Her due date is June 24, but Jordan Thiering has already delivered a victory for many Mississippi moms.
Thiering went to court so she could be allowed to take home her placenta along with her newborn son and won.
And now, thanks to the plucky 25-year-old mom-to-be, the state is considering changing the rules so other moms are able to keep the blood-rich organ that helps sustain a baby during pregnancy without having to shell-out hundreds of dollars for a court order.
"For a bunch of men in suits to tell women what they can or cannot do with their bodies is just not right," Thiering told NBC News. "Having to get a court order to get something you grew in your own body beside your baby is just crazy."
Thiering’s mom said her daughter, who recently moved south with her husband from Janesville, Wisconsin, was amazed this was even an issue in Mississippi.
“She was like, 'Why is this so complicated?'" said grandmother-to-be Heather Miller, 46. “It is weird, but I guess every state has its own laws.”
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Liz Sharlot, spokeswoman for the Mississippi health department, said when Thiering's hospital asked them for guidance about how to handle her placenta request they agreed a court order would be the best solution because it is considered medical waste. She confirmed they are revisiting that now in consultations with doctors and hospital officials.
"If there's a need to change it, we will change it," she said.
Why would a woman want her placenta? Many believe the tissue contains nutrients that can ease postpartum depression and improve breast milk production, although there is scant scientific evidence to back it up.
Typically, the placenta is dried and processed into a powder that can be swallowed like a capsule or blended into a smoothie the way celebrity moms like “Mad Men” actress January Jones does.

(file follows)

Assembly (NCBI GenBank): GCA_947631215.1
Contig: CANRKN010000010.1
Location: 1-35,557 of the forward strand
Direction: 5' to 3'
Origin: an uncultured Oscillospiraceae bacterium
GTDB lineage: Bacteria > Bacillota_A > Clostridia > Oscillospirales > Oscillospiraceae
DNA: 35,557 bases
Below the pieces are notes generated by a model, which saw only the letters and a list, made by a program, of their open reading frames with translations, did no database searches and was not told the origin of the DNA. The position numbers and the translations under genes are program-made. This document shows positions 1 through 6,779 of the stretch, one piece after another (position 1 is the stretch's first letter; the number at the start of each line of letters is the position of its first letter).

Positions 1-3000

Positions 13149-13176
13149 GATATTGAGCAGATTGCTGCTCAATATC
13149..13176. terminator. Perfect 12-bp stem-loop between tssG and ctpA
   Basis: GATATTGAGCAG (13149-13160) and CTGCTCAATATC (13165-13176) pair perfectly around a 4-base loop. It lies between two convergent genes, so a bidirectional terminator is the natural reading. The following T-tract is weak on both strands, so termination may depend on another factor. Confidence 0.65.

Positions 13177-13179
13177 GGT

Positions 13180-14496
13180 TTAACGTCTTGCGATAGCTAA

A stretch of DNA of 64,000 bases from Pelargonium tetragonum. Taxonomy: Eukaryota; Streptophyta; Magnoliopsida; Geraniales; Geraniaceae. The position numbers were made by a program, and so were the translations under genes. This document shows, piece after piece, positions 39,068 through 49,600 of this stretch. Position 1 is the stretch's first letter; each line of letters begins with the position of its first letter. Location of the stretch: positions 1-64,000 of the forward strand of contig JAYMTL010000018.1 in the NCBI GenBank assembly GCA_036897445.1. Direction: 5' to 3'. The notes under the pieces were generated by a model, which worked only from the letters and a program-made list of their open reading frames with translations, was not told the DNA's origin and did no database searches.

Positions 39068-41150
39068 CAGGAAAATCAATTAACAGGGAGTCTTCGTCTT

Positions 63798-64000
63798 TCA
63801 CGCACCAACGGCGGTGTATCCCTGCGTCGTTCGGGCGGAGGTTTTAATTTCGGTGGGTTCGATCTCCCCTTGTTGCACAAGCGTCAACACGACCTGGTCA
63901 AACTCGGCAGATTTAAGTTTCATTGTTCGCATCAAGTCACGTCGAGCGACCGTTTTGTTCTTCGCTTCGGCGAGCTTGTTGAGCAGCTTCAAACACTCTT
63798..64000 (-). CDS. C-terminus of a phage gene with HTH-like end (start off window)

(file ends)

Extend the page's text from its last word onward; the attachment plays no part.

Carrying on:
“A lot of women use it to make art,” said Thiering. “Some of them plant it with a tree, to create a tree of life.”
Thiering said she learned she would need a court order to keep her placenta after consulting with her doctor and the hospital in Flowood, Mississippi where she plans to deliver her baby.
With the help of a Rankin County lawyer she met on a Facebook site for mothers-to-be , Thiering petitioned the court on May 17.
“The judge didn’t even have anything to say,” she recalled. “He looked at my petition, asked the representative from the hospital if he was okay with this, signed it, and we were good to go.”
"For a bunch of men in suits to tell women what they can or cannot do with their bodies is just not right"
But it continues to gall Thiering that she had to jump through a legal hoop “so I can have something I grew in my body.”
“I was lucky, my lawyer worked pro bono,” she said. “But going to get a court order so you can have your placenta is pricey and a lot of women can’t afford that.”
Thiering and her husband Doug, a U.S. Air Force mechanic with the 172nd Airlift Wing, moved to Rankin County shortly after she found out she was expecting, her mom said.
“This will be my first grandchild,” an excited Miller said. "Jordan was the oldest of six, and the only girl. There's a lot of testosterone in the famiy."
Thiering said they will name their son Roman after “The Fast and Furous” character Roman Pearce.
"My husband and I really love ‘Fast and Furious’ and when we were thinking about names he said, 'That’s a great name,'" she said.
Corky Siemaszko is a senior writer for NBC News Digital.